14 January 2021 @ 11:22
    Do you see the impact of deteriorating credit risk (the insolvency phase) being a key driver of the 10 year bond rate increase?
    • EH
      Edward H. | Real Vision
      14 January 2021 @ 15:28
      No, I don't. I haven't seen a material uptick in credit distress yet. The 10-year yield uptick coincided only with the New Year. It really was a bolt out of left field as if led by portfolio rebalancing. Let's see where it goes because it may be a head fake with the longer term trend toward flat yield curves reasserting themselves and upsetting both the reflation trade and the rotation into cyclicals and value.
  • NT
    Nicholas T.
    14 January 2021 @ 13:01
    Maybe the battle between inflation and deflation will not have a clear winner in 2021. "K-shaped inflation," calls for a new kind of portfolio diversification that tries to benefit from both trends.
  • SS
    Stephen S.
    14 January 2021 @ 00:03
    Please add teh ability to watch at 1.75x ; 1.50x too slow; 2.0x too fast. Thanks!
    • CK
      C K.
      14 January 2021 @ 07:48
      Agreed. And the ability to continue listening to the conversation on the iPhone app even when the app is in the background. Every time I switch from RV to WhatsApp or another application the video/audio stops. Many thanks.
    • wN
      wubbo N.
      14 January 2021 @ 10:37
      There's a chrome addon called video speed controller. But yeah they should definitely add 1.75
  • JL
    Jonathan L.
    14 January 2021 @ 08:14
    Kiss the ring, Max! Great stuff today, thank you gents
  • VA
    Victor A.
    14 January 2021 @ 03:44
    Just curious for a little more description, how exactly does reflation (not driven by growth/demand) drive the yield spike, and how does the yield spike affect the dollar specifically? Thanks!
    • CK
      C K.
      14 January 2021 @ 08:00
      My understanding is that reflation (which is driven by growth/demand or expectations of) leads to inflation (or expectations of). With higher inflation, bond holders demand higher nominal yields otherwise real yields (nominal minus inflation) decrease so they sell bonds and move into higher yielding assets, which causes bond yields to rise. Higher US Treasury yields attract foreign investors in search of yield who have to buy dollars in order to invest in Treasuries, hence increasing the value of the dollar.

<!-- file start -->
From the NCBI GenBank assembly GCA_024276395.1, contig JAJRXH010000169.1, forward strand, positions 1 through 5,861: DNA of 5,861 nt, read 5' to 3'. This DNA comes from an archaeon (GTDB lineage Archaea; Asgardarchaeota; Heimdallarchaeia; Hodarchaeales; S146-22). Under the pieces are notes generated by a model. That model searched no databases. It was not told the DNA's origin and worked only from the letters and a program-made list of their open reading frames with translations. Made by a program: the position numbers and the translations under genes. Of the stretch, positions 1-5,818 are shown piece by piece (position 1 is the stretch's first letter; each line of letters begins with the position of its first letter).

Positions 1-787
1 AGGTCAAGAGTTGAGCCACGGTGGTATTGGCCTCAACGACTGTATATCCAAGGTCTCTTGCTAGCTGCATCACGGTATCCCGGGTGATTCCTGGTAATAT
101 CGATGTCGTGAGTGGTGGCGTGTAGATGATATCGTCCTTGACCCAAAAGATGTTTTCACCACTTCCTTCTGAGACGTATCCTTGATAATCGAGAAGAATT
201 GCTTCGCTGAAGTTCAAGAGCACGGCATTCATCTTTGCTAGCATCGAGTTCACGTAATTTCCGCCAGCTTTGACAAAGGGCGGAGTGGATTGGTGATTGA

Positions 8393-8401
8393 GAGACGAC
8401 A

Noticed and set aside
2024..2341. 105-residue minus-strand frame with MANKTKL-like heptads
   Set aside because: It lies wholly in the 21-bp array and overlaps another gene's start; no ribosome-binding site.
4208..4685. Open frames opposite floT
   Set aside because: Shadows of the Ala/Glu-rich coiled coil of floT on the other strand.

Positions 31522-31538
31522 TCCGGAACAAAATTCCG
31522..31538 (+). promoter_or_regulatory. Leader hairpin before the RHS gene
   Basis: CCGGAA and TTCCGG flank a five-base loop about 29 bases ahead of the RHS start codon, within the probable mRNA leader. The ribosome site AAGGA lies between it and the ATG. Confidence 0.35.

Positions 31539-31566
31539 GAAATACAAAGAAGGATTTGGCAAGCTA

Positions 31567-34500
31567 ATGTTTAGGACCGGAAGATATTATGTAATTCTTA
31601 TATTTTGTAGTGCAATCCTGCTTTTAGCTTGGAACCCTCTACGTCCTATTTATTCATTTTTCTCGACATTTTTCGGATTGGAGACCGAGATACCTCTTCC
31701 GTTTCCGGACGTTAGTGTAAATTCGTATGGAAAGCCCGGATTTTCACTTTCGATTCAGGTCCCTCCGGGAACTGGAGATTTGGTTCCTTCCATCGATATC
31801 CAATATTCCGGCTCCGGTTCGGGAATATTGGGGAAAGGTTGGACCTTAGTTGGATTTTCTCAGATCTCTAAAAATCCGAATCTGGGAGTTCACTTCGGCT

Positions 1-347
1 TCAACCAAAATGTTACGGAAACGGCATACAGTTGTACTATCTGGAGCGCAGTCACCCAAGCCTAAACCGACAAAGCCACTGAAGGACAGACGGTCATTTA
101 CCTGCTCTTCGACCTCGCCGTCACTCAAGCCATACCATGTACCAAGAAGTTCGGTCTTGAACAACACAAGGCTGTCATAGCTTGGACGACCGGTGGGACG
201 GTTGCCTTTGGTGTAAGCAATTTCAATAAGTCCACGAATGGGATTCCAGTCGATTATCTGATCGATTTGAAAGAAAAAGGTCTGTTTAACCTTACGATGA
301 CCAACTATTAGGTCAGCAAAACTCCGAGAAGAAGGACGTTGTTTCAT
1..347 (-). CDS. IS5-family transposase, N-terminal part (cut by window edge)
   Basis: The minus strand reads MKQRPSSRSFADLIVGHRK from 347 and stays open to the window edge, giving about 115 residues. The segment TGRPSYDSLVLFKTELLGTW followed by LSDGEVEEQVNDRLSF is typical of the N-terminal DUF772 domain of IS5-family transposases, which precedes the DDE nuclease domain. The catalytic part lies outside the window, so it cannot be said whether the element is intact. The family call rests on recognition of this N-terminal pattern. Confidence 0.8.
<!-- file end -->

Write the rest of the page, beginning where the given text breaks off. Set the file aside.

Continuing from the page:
• dj
    dennis j.
    14 January 2021 @ 01:39
    Very interesting. Isn't a drop in birth rate, both short term and long term, the ultimate deflationary driver?
  • SS
    Steven S.
    14 January 2021 @ 00:54
    The Steves have the hat trick!
  • SS
    Steven S.
    14 January 2021 @ 00:53
    Great piece, Nick, Max and Ed. As a non-financial person, I immediately recognized Ed's impressive insights years ago. However, I really continue to be astonished--in an increasing manner--at Ed's understanding of the markets and, broader, the economy. I've learned a tremendous amount. As an academic, Max you need to bring your rigorous interrogation on the air. It's through such discourse that we can vet ideas and discover new useful ones.
  • so
    steven o.
    14 January 2021 @ 00:29
    Why does the date on this read 1/12? I don't think I'm watching this a day late. I notice that the dates on DB's are usually a day behind.